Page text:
How do bees communicate? What does a beekeeper do? Who survived being stung by 2,443 bees?
Hey, nature folk! This week I’ve been reading The Book of Bees and I’m ready to give you the lowdown, honey.
There are three first things you’ll notice about The Book of Bees:
- It’s big
- It’s bright
- It’s seriously, really big
My initial reaction was ‘woah there’, and then a slight panic of ‘this is never going to fit on my bookshelves!’ But then I opened it… and fell in love.
With its bold illustrations, fun facts and amazing size, it’d be easy to think of this as a children’s book. As I started to read I was so happy to find that this fun book was written for adults too.
What’s it all about?
The Book of Bees by Piotr Socha (Thames & Hudson) takes you through everything from bee biology, apiary dynamics, bee myth and folklore (honey is the drink of the gods after all), right through to the vast history of bee traditions from all across the globe.
I have learned so much from this book. In fact, just call me a bee expert. Did you know we’ve been stealing ideas from bee architecture for millennia? Or that that the Eiffel Tower’s design was built on the structure of a human thigh bone? OK… that’s not very bee-ish, but this book is a goldmine of interesting facts.
A force of nature
Bees are both more intelligent and more brutal than I could ever have imagined, and I love them all the more after finishing this book. After reading The Book of Bees, I will never look at honey in the same way again. It takes four to seven bees – working full-time for a whole season – to make just ONE spoonful of glorious, golden honey.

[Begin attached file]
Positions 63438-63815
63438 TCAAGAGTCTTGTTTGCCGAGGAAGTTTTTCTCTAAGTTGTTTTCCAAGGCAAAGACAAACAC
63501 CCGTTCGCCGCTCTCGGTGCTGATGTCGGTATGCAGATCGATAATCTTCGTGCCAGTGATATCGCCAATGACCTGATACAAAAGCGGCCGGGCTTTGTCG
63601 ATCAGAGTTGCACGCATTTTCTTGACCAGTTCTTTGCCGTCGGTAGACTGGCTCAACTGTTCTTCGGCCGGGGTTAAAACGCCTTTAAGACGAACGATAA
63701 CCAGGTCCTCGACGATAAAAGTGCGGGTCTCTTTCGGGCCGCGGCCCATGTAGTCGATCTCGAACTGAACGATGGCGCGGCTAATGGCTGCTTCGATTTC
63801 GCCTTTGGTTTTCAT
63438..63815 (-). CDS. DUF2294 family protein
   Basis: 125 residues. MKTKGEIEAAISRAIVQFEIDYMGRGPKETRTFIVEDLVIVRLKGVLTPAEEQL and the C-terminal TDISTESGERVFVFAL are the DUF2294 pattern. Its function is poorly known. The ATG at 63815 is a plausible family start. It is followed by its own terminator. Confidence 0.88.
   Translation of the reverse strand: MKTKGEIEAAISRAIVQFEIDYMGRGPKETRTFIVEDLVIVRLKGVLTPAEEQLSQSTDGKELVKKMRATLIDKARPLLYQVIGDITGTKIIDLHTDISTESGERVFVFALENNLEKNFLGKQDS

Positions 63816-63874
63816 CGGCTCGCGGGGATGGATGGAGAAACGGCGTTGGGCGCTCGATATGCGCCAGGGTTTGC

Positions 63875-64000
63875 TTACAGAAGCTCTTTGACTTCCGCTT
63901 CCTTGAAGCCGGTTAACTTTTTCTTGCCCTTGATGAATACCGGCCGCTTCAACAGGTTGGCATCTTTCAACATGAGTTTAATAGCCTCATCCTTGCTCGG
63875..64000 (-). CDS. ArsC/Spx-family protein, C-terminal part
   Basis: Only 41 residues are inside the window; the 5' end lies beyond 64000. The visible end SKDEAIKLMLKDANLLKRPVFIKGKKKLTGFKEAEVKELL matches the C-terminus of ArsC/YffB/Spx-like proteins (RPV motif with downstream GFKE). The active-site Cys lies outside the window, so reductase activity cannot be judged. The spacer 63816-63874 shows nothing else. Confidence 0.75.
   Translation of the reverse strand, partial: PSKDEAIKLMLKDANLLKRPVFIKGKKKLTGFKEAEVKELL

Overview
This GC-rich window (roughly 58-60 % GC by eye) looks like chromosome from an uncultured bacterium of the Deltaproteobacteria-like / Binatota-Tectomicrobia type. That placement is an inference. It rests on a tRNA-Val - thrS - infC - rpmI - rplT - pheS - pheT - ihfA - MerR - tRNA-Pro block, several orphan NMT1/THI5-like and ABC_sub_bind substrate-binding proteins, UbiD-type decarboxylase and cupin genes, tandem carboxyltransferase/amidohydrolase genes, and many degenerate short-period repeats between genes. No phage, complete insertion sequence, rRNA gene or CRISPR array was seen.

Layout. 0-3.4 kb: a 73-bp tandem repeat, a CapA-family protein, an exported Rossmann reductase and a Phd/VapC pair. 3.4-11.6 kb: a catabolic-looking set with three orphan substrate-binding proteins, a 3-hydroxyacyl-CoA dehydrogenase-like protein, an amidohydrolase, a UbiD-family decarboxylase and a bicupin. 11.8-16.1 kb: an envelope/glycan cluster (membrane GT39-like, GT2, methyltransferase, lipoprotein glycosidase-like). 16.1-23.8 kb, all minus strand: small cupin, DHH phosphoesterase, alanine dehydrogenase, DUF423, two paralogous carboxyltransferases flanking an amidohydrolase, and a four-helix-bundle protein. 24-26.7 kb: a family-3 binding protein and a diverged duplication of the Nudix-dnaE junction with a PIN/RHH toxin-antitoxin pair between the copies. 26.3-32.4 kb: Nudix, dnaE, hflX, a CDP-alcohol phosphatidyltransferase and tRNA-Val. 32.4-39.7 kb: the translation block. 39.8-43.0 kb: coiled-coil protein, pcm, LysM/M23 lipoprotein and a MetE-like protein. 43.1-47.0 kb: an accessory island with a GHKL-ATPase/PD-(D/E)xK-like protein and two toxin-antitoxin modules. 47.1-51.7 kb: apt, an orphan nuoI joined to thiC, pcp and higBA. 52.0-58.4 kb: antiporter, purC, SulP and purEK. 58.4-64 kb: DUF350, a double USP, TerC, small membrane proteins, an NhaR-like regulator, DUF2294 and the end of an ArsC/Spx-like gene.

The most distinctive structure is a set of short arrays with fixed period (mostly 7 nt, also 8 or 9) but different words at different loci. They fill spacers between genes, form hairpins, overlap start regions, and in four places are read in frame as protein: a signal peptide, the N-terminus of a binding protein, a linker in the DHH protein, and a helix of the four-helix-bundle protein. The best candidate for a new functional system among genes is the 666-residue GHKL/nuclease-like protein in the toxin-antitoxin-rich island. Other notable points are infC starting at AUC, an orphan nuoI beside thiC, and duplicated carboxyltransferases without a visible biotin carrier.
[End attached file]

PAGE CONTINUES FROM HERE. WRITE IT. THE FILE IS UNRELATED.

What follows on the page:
Every single bee is a genius and an evolutionary marvel.
For bee lovers and new-bees, this book is a fantastic gift for everyone who loves nature and wants to save it.
Be-e a helping hand
Spring is just a couple of days away, and we all know this snow is going to disappear tomorrow, right? (Right??) It’s definitely time to welcome in the bees!
While numbers have dipped, it’s great to hear there so many bee success stories of people bringing them back to their patch. Here are some top tips to make your garden the buzzing place to be:
- Fill your flowerbeds with crocuses, sunflowers, heather and brightly-coloured plants. These will shout out to bees so they know to get them while they’re hot!
- Make a bee hotel. It’s easier than you’d think: cut a plastic bottle in half and fill it with bamboo sticks, twigs and reeds to give solitary bees a cosy home.
- It might surprise you, but bees need vegetables as much as we do. Bees require a variety of food to survive. Your French runner beans will do just the trick (and they’ll pollinate them for you too!).
- Go wild. Put the mower away for a couple of months. Bees love to shelter in overgrown grass. It’s great for wildlife, and gives your garden some rustic charm…
- And finally, if you see a bee that’s struggling, give it some reviving sugar water to help it on its way.
Find your copy of The Book of Bees at Thames & Hudson, £16.95